Two Septembers ago, I began studying the French language, eventually reaching proficiency. I self studied two more semesters' worth of French grammar over the summer so that I could take a literature course when I returned in the fall. The first essay I ever wrote there was filled with grammatical errors, but made sense. The … Continue reading En français: Les ponts de Paris, selon Gautier, Roubaud, et Apollinaire
I love poems that talk about roads. It's such a wonderful metaphor for the choices we make in life, and a comparison of the journey we travel through time. And that's exactly what this is - I agree with that. What the meaning of the choice here is - that is where I differ in the common interpretation. In the first stanza, the narrator stands there at the fork making his decision. He can't take both roads and remain one person. He must choose one, though he does not know what it leads to, looking as far down "to where it bent" as possible. And to continue the metaphor, that is what our choices mean every day too. We can't both keep our job and quit it for another one, or go to both UC Berkeley and Rice University at once.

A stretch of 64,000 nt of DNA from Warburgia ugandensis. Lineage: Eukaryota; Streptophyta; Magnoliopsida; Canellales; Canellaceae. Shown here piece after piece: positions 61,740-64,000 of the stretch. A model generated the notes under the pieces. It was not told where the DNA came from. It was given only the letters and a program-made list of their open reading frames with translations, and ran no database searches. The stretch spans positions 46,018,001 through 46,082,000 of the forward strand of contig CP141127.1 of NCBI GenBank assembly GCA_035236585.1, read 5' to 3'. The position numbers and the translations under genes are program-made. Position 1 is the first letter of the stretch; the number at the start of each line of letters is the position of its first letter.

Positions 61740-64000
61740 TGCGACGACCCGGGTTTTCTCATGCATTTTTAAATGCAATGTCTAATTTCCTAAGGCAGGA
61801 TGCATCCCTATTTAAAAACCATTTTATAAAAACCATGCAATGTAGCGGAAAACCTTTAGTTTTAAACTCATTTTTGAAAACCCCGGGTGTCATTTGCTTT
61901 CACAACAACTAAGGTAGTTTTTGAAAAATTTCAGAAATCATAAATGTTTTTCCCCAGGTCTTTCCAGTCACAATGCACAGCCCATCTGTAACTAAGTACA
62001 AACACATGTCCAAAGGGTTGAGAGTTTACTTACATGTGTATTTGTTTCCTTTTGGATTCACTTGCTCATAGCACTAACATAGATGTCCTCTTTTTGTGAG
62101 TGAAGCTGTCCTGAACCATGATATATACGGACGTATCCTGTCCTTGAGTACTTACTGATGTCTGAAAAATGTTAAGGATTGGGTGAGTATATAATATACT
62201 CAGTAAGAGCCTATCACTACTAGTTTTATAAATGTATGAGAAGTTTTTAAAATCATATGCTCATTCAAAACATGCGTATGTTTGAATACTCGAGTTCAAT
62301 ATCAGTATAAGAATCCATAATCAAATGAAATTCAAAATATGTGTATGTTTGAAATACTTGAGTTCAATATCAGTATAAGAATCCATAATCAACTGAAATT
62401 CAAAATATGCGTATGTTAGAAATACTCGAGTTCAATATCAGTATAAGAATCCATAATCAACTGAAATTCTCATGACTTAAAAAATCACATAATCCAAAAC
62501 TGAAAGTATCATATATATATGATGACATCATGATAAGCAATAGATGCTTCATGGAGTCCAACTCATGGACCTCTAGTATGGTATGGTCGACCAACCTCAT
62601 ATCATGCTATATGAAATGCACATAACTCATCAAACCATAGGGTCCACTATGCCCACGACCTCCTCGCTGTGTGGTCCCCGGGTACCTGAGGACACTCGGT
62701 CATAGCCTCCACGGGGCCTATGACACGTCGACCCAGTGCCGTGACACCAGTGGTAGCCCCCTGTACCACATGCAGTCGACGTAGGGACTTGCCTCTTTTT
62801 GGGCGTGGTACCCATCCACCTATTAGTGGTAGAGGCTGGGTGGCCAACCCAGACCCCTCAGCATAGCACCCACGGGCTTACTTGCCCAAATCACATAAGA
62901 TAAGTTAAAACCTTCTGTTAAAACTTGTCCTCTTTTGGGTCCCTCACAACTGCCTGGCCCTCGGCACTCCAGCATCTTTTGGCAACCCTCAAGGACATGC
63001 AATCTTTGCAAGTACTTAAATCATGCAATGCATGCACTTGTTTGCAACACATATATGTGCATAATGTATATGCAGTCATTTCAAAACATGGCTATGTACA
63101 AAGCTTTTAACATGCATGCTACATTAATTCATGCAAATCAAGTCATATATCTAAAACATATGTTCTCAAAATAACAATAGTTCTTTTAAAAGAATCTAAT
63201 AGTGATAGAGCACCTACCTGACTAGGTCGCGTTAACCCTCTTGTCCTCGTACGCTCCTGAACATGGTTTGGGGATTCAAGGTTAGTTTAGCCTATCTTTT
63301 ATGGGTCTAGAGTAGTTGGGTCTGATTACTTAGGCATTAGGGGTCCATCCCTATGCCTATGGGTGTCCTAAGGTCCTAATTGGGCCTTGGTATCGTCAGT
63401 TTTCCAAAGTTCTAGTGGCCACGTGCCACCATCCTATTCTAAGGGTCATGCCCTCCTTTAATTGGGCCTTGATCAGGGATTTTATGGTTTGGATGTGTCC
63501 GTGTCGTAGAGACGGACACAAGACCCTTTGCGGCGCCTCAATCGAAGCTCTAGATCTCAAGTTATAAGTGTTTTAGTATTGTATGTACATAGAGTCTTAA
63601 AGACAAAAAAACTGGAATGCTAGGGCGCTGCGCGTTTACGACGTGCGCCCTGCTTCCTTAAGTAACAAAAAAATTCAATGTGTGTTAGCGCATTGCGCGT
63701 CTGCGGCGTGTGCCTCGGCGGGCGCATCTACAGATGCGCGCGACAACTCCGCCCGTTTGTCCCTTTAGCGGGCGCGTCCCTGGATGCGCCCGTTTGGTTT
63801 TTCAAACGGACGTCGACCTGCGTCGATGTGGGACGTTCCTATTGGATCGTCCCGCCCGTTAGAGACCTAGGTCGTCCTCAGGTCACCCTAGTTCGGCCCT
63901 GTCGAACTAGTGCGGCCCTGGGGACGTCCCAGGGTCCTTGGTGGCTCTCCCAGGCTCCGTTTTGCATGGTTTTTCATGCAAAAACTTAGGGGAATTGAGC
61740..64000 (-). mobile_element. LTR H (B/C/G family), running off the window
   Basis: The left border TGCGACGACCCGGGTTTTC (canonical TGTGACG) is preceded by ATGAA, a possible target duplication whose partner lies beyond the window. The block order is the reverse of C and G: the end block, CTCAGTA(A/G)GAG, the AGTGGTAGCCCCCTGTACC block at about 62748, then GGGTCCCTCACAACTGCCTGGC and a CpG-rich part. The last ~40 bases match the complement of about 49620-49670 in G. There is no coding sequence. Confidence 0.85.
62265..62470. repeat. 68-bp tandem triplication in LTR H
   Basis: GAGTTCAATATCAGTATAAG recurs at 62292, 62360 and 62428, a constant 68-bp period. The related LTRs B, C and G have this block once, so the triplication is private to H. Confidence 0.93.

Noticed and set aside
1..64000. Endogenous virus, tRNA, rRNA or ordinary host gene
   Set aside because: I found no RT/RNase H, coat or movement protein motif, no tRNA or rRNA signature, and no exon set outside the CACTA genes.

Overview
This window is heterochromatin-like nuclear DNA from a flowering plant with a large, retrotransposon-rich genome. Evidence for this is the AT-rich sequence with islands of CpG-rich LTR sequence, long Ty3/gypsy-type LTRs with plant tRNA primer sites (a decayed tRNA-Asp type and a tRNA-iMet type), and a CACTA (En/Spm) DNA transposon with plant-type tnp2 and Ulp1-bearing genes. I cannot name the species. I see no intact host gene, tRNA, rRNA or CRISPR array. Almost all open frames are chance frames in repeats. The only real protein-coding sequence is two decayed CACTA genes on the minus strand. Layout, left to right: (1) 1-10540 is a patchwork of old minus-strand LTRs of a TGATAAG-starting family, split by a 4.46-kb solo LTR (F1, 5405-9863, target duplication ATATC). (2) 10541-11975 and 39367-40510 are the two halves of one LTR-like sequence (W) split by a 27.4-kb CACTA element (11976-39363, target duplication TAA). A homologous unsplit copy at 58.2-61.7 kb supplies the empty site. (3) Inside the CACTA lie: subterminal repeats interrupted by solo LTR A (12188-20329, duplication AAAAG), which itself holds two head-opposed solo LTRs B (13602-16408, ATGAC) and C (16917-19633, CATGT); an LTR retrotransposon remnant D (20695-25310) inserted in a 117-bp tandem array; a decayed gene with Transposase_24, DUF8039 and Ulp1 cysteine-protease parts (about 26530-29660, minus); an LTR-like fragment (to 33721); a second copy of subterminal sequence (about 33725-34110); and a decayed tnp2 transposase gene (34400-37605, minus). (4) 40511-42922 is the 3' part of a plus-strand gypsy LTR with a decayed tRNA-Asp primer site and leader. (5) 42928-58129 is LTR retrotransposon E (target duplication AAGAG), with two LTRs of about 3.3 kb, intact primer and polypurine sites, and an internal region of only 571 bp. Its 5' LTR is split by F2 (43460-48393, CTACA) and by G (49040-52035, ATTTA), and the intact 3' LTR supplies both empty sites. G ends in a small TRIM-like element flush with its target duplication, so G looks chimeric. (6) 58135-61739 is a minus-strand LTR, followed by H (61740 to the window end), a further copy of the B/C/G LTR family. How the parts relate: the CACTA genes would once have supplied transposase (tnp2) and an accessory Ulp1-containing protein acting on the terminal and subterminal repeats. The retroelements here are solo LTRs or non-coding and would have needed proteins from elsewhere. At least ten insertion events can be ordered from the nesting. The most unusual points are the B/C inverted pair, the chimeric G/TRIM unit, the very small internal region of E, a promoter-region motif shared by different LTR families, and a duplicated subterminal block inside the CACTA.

A pastiche on Federico García Lorca's "Lament for Ignacio Sanchez Mejias", a poem in four parts. The poem is an elegy that Lorca wrote for his close friend, a bullfighter, or matador.
From the library a plot shall be Kindled.